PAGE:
Fiji to separate church and state
Posted: Wed, 17 Oct 2012
The separation of church and state proposed in Fiji's new constitution will not be challenged by the Diocese of Polynesia.
A Constitution Commission led by Prof Yash Ghai has initiated a public review for the proposed constitution, soliciting comments from civic society leaders, and has also sought to explain to the predominantly Christian nation what separation means. "This doesn't mean that the State is anti-religion but just a feeling that the function and responsibility of religion of beliefs within societies should be separated from the functions and policies of the institution of the State," he told the Fiji Times.
The Vicar General of the Diocese of Polynesia, the Rt Rev Apimeleki Qiliho told The Church of England Newspaper the diocese had not made a formal submission to the commission. In 2006 Commodore Frank Bainimarama led a military counter coup that toppled a civilian coup. The country's Court of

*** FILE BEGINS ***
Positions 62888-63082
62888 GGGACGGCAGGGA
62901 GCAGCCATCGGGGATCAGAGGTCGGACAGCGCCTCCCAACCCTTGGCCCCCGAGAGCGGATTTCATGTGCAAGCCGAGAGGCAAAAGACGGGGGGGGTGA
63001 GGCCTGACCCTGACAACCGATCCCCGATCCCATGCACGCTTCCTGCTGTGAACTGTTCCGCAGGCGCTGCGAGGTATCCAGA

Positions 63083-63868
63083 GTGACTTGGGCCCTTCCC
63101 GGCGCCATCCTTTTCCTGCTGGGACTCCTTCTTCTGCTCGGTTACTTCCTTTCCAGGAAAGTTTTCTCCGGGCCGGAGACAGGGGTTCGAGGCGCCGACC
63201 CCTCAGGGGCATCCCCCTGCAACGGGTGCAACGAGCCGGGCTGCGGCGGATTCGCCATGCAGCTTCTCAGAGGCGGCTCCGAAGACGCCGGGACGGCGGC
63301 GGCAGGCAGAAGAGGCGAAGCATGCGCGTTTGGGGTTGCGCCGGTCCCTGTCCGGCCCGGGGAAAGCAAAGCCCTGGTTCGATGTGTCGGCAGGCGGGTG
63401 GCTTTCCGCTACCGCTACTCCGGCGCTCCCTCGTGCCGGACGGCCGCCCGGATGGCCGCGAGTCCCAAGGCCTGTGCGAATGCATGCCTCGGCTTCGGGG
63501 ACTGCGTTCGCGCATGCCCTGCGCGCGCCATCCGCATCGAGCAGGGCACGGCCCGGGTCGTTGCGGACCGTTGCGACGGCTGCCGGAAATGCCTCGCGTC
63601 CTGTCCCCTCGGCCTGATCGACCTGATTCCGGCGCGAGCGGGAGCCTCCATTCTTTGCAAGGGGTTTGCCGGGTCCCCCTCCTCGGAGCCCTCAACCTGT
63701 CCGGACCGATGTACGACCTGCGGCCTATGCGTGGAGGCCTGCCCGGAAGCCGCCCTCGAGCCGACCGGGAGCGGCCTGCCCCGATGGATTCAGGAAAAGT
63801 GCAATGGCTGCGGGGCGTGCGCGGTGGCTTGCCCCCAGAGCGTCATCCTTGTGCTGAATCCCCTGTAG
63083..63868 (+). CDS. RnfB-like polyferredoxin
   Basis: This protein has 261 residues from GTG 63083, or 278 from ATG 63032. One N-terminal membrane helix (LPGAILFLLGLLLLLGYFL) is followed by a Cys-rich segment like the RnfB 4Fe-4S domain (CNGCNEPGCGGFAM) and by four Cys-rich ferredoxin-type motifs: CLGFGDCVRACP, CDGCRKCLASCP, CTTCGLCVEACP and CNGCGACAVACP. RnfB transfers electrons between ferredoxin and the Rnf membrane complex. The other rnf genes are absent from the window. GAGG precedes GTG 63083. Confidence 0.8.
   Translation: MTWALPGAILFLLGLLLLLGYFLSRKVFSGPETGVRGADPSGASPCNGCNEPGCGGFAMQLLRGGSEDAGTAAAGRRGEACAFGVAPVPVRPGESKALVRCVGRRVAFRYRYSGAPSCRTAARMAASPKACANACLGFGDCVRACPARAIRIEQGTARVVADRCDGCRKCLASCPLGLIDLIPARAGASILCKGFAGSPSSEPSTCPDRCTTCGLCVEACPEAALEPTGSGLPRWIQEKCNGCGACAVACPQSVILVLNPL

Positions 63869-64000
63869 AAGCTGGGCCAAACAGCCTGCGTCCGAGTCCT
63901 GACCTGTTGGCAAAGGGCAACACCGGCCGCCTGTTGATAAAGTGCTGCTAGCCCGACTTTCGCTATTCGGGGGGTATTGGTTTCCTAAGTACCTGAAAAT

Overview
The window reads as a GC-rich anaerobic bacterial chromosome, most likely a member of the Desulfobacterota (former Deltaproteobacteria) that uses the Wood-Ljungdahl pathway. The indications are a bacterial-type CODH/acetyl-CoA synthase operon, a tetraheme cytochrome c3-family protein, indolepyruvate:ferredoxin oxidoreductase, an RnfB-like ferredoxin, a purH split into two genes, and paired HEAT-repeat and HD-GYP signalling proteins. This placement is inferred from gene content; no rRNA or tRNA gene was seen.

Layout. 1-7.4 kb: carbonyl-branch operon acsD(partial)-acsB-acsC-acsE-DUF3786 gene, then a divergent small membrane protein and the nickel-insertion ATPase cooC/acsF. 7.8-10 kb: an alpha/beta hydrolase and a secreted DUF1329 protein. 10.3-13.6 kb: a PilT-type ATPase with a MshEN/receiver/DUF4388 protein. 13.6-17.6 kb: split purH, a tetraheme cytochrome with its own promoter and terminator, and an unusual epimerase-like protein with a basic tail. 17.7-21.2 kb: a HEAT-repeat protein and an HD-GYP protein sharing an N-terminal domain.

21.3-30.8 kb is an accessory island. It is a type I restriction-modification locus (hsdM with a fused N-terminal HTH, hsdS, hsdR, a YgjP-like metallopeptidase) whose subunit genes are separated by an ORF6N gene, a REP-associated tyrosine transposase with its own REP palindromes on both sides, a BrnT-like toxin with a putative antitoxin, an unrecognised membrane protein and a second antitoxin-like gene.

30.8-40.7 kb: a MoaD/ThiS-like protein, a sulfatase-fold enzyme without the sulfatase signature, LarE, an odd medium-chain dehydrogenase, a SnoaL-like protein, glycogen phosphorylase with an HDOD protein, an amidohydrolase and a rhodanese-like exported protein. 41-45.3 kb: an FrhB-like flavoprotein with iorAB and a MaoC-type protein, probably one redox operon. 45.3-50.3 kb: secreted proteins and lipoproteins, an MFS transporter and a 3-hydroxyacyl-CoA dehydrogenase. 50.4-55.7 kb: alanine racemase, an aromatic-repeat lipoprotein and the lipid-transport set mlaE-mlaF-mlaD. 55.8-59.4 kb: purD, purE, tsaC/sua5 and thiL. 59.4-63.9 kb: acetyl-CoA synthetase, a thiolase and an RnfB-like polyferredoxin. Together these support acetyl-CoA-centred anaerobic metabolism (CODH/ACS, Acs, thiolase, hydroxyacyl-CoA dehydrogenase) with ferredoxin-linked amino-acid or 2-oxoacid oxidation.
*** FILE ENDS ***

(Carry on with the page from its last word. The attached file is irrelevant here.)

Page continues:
Appeal in 2009 ruled the coup illegal, prompting President Josefa Iloilo to dismiss the court and abrogate the constitution.
Commodore Bainimarama announced that a new constitution would be presented to the country in 2013 that would guarantee the separation of church and state remove the ethnic-based seats in parliament, lower the age of voting to 18, and create an upper house, or senate, for parliament.